Film review:
Leonor Will Never Die

This blend of pulpy action homages, playful comedy, and touching family drama, is a wonderfully imaginative tribute to the art of filmmaking

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Bonkers and brilliant, Leonor Will Never Die (from 7 April, Home, Manchester and other cinemas) is the debut feature by Filipino writer-director Martika Ramirez Escobar. It centres on the titular character Leonor Reyes, once a well renowned screenwriter of 1980s action flicks, now struggling with old age, mounting bills and the untimely death of her son, Ronwaldo.

Desperately sad and yearning for the past, and prompted by the ghost of her late son, Leonor discovers a script for an action movie that she never finished about a man, also called Ronwaldo, who sets out to avenge his brother’s death at the hands of a local mayor. But before she can do much about it, she’s hit on the head by a television set and knocked into a coma. As she lies in her hospital bed, tended to by her surviving son Rudie, fantasy and reality begin to blur when Leonor finds herself awake inside her own script.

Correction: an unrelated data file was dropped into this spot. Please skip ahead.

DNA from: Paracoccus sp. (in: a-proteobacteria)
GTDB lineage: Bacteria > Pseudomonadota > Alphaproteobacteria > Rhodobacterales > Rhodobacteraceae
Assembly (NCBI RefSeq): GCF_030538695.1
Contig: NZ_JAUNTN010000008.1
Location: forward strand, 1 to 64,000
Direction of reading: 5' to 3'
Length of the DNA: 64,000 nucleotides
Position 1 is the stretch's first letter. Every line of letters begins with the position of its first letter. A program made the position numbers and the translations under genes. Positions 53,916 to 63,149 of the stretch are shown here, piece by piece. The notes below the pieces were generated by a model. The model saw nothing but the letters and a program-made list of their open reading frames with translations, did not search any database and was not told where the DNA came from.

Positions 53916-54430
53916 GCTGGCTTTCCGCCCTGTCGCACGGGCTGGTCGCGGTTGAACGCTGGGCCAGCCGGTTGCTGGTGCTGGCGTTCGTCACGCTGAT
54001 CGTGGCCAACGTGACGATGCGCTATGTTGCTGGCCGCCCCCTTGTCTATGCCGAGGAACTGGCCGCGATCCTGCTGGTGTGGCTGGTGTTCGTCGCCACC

Initially, we’re presented with two films: a modern-day family drama about loss and poverty, and a low-fi action film shot in 4:3 ratio that’s full of crazy fight scenes and over the top acting. But fantasy and reality are never far from one another in this playful, multi-layered, magical-realist film. Even before Leonor is knocked unconscious, she and others are happily chatting to the ghost of Ronwaldo who appears as a semi-transparent character with a gunshot wound to his chest.

And that’s just the start of it. Things get pretty surreal quickly and there’s much more to this film than first meets the eye. The commentary on screen violence alone is interesting. Leonor once made her living portraying casual violence on screen only for her own son to be gunned down, the result being that she struggles with the violence she witnesses played out around her when she’s trapped inside her own movie. By the end of the film the two narrative stands have merged and morphed into something else entirely. And then there’s a closing musical number.

There are some genuinely funny moments in this heartfelt film, and Sheila Francisco as the film’s wide-eyed star is just wonderful. Worthy of multiple watches, this is a clever, daft, joyous ode to movies, creativity, love and family.

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